Evaluation and Visualization Tools for Crowdsourcing Games
This project investigates the use of game analytics to evaluate games designed for citizen science and understand problem solving strategies in crowd sourced games.
This project will create a new category of intelligent, autonomous virtual or robotic agent, which is continuously operating and interacting with humans – always on – for long periods of time and whose primary motivation is building and maintaining long-term social relationships with humans. The initial application focus of this research is to provide companionship and social support and to promote wellness for older adults who are living alone.
This project will create a new category of intelligent, autonomous virtual or robotic agent, which is continuously operating and interacting with humans – always on – for long periods of time and whose primary motivation is building and maintaining long-term social relationships with humans. The initial application focus of this research is to provide companionship and social support and to promote wellness for older adults who are living alone. For example, during a typical day, an always-on relational agent might play a social game of cards with the adult, act as an exercise coach and help arrange visits or phone calls with the adult’s family and friends.
A new integrated theory of social agency, called SharedPlans Relationship Theory, will be developed to serve as a principled foundation for these relational agents. The theory will be grounded in an always-on relational software architecture, which will be distributed as open-source for others to use and extend. Using a participatory design process, including home and laboratory studies, the target user population will help develop the specifications for a relational agent, which will then be constructed using the theory and software architecture, and placed in users’ homes for long-term (month or more) longitudinal evaluation.
This project will make fundamental, theoretical contributions to models of relationship, sociality, interactional engagement and social support. The effort will also produce new insights into how people in general, and older adults in particular, enact social support at the relational, activity and micro-behavioral levels of analysis. The new always-on relational software architecture will be a fundamental advance over current agent architectures, which only support brief, focused interactions around a well-specified task. This architecture will also support incremental extension of agent capabilities and be able to control either virtual and robotic agent embodiments.
Social isolation is a broadly troubling trend in modern society. Always-on relational agents have the potential to counteract this isolation both directly, by providing companionship, and as intermediaries, by putting isolated people in contact with other people, both electronically and physically. Companionship and social support are also known to be significant positive factors in disease recovery and mortality, especially for older adults. The application focus of this project therefore has the potential for helping with health care cost control.
PUBLICATIONS PRODUCED AS A RESULT OF THIS RESEARCH
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Timothy Bickmore. “Social support agents for older adults: longitudinal affective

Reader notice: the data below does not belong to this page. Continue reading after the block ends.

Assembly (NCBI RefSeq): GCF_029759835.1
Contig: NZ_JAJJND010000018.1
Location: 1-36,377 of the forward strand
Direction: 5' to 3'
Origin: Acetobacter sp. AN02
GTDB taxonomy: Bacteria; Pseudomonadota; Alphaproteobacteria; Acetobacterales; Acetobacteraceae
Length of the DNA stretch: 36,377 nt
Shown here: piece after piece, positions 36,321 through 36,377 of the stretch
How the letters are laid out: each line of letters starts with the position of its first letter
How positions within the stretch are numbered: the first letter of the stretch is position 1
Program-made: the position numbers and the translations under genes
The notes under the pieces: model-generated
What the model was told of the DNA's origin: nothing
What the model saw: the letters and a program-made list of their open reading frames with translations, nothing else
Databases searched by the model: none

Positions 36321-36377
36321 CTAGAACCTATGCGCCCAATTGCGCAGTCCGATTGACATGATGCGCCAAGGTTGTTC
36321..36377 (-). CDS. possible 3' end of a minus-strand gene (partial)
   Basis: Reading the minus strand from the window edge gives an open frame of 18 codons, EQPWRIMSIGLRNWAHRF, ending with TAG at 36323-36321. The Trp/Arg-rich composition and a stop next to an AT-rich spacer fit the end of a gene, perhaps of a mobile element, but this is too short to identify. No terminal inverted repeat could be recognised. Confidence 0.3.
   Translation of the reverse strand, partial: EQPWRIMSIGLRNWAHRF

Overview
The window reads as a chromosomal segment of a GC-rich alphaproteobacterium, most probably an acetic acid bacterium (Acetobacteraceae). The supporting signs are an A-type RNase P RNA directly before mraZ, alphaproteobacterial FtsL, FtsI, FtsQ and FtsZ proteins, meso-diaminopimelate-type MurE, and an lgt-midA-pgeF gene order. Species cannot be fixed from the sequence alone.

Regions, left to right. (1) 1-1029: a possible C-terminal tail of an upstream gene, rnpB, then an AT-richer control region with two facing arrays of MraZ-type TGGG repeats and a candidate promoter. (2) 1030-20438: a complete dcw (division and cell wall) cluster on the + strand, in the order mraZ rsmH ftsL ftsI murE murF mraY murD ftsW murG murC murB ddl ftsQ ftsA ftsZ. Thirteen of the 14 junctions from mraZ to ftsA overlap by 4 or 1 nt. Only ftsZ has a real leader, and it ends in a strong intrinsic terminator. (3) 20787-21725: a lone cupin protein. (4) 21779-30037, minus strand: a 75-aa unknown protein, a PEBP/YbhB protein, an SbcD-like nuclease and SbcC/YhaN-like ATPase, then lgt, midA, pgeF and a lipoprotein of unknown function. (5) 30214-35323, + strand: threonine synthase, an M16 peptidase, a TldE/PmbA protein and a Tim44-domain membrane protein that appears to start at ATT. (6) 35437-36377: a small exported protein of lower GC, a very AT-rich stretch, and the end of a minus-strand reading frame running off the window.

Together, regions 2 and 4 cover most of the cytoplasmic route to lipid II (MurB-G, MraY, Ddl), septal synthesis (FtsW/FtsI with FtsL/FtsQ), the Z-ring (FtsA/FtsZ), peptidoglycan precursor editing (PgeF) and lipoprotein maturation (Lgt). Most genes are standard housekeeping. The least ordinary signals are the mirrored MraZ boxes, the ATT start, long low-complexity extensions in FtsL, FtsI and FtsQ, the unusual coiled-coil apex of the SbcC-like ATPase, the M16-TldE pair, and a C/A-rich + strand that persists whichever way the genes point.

computing in the home,” Journal on Multimodal User Interfaces, v.9, 2014, p. 79.
BOOKS/ONE TIME PROCEEDING
Ring, L., Bickmore, T., & Schulman, D.. “Longitudinal Affective Computing: Virtual Agents that Respond to User Mood”, 09/01/2011-08/31/2012, 2012, “Intelligent Virtual Agents conference (IVA)”.
Vardoulakis, L., Ring, L., Barry, B., Sidner, C., & Bickmore, T. “Designing Relational Agents as Long Term Social Companions for Older Adults”, 09/01/2011-08/31/2012, 2012, “Intelligent Virtual Agents conference (IVA)”.
The objective of this research is to develop a comprehensive theoretical and experimental cyber-physical framework to enable intelligent human-environment interaction capabilities by a synergistic combination of computer vision and robotics.
Specifically, the approach is applied to examine individualized remote rehabilitation with an intelligent, articulated, and adjustable lower limb orthotic brace to manage Knee Osteoarthritis, where a visual-sensing/dynamical-systems perspective is adopted to: (1) track and record patient/device interactions with internet-enabled commercial-off-the-shelf computer-vision-devices; (2) abstract the interactions into parametric and composable low-dimensional manifold representations; (3) link to quantitative biomechanical assessment of the individual patients; (4) facilitate development of individualized user models and exercise regimen; and (5) aid the progressive parametric refinement of exercises and adjustment of bracing devices. This research and its results will enable us to understand underlying human neuro-musculo-skeletal and locomotion principles by merging notions of quantitative data acquisition, and lower-order modeling coupled with individualized feedback. Beyond efficient representation, the quantitative visual models offer the potential to capture fundamental underlying physical, physiological, and behavioral mechanisms grounded on biomechanical assessments, and thereby afford insights into the generative hypotheses of human actions.
Knee osteoarthritis is an important public health issue, because of high costs associated with treatments. The ability to leverage a quantitative paradigm, both in terms of diagnosis and prescription, to improve mobility and reduce pain in patients would be a significant benefit. Moreover, the home-based rehabilitation setting offers not only immense flexibility, but also access to a significantly greater portion of the patient population. The project is also integrated with extensive educational and outreach activities to serve a variety of communities.